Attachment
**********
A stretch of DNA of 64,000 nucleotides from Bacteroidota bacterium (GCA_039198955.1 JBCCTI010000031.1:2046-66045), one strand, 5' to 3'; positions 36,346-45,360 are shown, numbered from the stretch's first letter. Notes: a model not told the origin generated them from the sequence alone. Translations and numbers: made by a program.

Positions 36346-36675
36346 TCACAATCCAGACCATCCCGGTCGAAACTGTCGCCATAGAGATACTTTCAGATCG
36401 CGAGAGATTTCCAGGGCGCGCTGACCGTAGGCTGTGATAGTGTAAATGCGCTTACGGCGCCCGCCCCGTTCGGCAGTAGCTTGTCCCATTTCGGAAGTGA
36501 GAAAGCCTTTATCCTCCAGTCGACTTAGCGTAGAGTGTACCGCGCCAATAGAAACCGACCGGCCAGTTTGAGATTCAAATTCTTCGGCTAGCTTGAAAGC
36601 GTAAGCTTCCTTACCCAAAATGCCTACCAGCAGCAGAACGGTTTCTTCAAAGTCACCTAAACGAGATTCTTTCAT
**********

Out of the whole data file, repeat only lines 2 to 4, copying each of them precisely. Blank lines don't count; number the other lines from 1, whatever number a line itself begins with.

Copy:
Positions 36346-36675
36346 TCACAATCCAGACCATCCCGGTCGAAACTGTCGCCATAGAGATACTTTCAGATCG
36401 CGAGAGATTTCCAGGGCGCGCTGACCGTAGGCTGTGATAGTGTAAATGCGCTTACGGCGCCCGCCCCGTTCGGCAGTAGCTTGTCCCATTTCGGAAGTGA